Depression, Robin Williams, and Pathetic Church Beliefs

Robin Williams. Talented. Funny. Wacky. Deep. Able to move from one subject to another without even taking a breath. Sometimes accused of being sentimental, although I always thought that he seemed to choose his roles carefully. I used to criticise him a bit – perhaps because I often saw him represent a shallow everything-will-be-ok, you’re-ok and I’m-ok modern liberal sort of philosophy so prevalent in our western culture. I realise now that he actually didn’t – in fact, now I think I get him. I was wrong. Badly wrong. But, of course, it’s too late.

In fact, if anything, the real shallow philosophy worth speaking about is the general church culture and hopelessly pathetic theology around depression. Yesterday when I read the news of Williams’ death and how he battled with depression I felt a jab in my heart. I’ve known too many people who’ve lost their lives to this disease. In fact, I think I know more people who’ve battled with this than any other disease, including cancer. And I’ve been a first-hand sufferer of it too.

If you’ve battled with depression you know – modern ideas of success and happiness miss the point. Motivational clichés lack power. I think Robin Williams knew that. I think that’s why he chose the film roles he did.

I know that feeling of being surrounded by friends and family and people who really do love you at a dinner table – and everyone is laughing – and you’re laughing – and suddenly, out of nowhere, something deep inside you changes. It’s hard to explain what it is, but heartbroken kind of does explain it. You literally feel like something inside is broken, as if you’ve just been cut open inside, and it burns. Before you realise it, you’re talking to yourself in your mind about how you’re really not worth anything – that it would be better if you just didn’t exist. All of your fears and your guilt and your absolute inability to win with anything crush any semblance of happiness inside. Some might call it an existential crisis, saying that everyone gets that, but here you’re having an experience where you wish life itself just didn’t exist.

It’s interesting to me that at the age of 63, Williams still hadn’t “gotten over it”. People who don’t really experience this sort of thing to this sort of degree perhaps don’t realise how “getting over it” and “think positively” and all the usual motivational nonsense means precious little. Motivational posters aren’t going to cut it, and your sayings like “your attitude determines your altitude” are just nonsense. And, (some) Christians, “praise music” is not a cure-all. At the wrong time it can do the very opposite to what you think and can diminish faith.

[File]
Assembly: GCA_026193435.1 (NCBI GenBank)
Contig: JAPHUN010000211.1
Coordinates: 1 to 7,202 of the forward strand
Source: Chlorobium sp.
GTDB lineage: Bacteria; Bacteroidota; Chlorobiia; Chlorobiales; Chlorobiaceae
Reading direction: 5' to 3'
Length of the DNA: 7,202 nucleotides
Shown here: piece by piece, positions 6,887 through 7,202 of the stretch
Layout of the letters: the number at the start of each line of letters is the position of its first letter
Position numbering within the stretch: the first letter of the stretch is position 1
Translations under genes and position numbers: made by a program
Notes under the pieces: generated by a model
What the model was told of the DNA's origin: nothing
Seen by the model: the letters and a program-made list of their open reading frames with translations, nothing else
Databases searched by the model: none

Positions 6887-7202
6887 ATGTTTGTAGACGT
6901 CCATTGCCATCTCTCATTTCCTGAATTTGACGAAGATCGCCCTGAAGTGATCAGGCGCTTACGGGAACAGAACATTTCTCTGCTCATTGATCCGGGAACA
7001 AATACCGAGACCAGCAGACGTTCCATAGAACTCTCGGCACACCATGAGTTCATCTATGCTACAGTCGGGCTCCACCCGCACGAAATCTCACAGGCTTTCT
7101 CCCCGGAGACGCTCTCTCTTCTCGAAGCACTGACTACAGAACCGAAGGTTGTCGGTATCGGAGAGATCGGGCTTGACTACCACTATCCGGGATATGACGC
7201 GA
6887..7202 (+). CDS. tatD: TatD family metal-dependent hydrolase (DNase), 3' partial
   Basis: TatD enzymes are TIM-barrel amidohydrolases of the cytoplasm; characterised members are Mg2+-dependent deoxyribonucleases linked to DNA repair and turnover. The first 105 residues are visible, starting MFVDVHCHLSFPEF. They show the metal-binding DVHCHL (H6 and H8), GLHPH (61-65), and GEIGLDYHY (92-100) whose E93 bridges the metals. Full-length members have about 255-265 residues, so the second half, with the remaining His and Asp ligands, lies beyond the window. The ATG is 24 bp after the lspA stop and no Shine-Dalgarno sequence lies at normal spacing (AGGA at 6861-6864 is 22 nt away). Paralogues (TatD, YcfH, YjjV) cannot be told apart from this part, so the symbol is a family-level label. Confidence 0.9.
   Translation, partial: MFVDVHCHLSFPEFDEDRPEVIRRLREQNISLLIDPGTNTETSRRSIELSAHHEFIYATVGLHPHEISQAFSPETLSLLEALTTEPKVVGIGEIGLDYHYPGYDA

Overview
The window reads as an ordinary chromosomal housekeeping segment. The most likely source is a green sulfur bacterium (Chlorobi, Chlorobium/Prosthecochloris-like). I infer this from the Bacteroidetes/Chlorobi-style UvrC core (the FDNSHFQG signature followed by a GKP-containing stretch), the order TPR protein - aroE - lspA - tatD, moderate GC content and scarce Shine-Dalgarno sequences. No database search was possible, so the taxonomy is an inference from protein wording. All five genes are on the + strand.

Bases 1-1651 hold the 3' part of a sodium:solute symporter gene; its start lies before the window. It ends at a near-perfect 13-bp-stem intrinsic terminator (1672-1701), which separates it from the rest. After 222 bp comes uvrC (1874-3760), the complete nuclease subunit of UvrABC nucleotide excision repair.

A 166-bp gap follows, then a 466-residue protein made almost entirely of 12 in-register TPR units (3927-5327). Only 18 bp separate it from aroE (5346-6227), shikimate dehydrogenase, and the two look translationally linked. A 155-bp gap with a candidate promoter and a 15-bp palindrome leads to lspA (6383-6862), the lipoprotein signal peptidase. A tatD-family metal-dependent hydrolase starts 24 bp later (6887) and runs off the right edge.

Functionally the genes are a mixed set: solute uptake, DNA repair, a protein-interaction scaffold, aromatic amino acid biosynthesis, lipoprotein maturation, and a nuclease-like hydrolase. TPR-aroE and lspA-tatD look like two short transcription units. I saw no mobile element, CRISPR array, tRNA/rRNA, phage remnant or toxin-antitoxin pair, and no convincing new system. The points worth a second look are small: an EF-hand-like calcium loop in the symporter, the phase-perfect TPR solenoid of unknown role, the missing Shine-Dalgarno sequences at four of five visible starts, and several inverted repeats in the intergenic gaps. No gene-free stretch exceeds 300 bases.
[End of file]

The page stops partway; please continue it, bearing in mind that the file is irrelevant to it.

Good grief does this bring memories - Robin Williams in "Good Morning Vietnam".
Good grief does this bring memories – Robin Williams in “Good Morning Vietnam”.

While I don’t think I’ve ever suffered to the degree of others I know (including loved ones in my family) I do think I’ve suffered a bit more than I was ever comfortable admitting when I was going through my worst time. It was then that I realised just how shallow modern theology is – how so much of what we preach from the pulpit is geared for the winners and the successful and the strong and mighty and the able and the moral and the cool and the popular and the leaders.

So much of our modern day preaching is more to do with being a good leader and a success in life and taking it by the horns and being a good example and on and on and on it goes. You must be this, do that, look like this, act like that, and only then will God or anyone else take you seriously. It’s all a formula. People have built ministry empires around providing all the formulas to make you healthy, successful, and a strong, respected leader. Some has its place but most of it isn’t the gospel, it’s just shallow motivational-speak.

Ann Voskamp, in a recent blog post on the subject, says it perfectly when she says: “The Jesus I know never preached some Health Prosperity Gospel, some pseudo-good news that if you just pray well, sing well, worship well, live well and deposit all that into some Divine ATM — you get to take home a mind and body that are well. That’s not how the complex beauty of life unfolds.”

How true. But don’t think it’s just prosperity churches – evangelical churches can place such a big emphasis on leadership and success in that area that the result is fewer leaders, not more, because so many people feel they can’t make the grade, don’t have the right personality, or just don’t have the right ambitions in life. (Meanwhile, 1 Thessalonians 4:11 tells us to live a quiet life!) I often wonder if we now, in the evangelical church, have too many leaders and too little actual pastors. Pastoring is hard work. And thankless.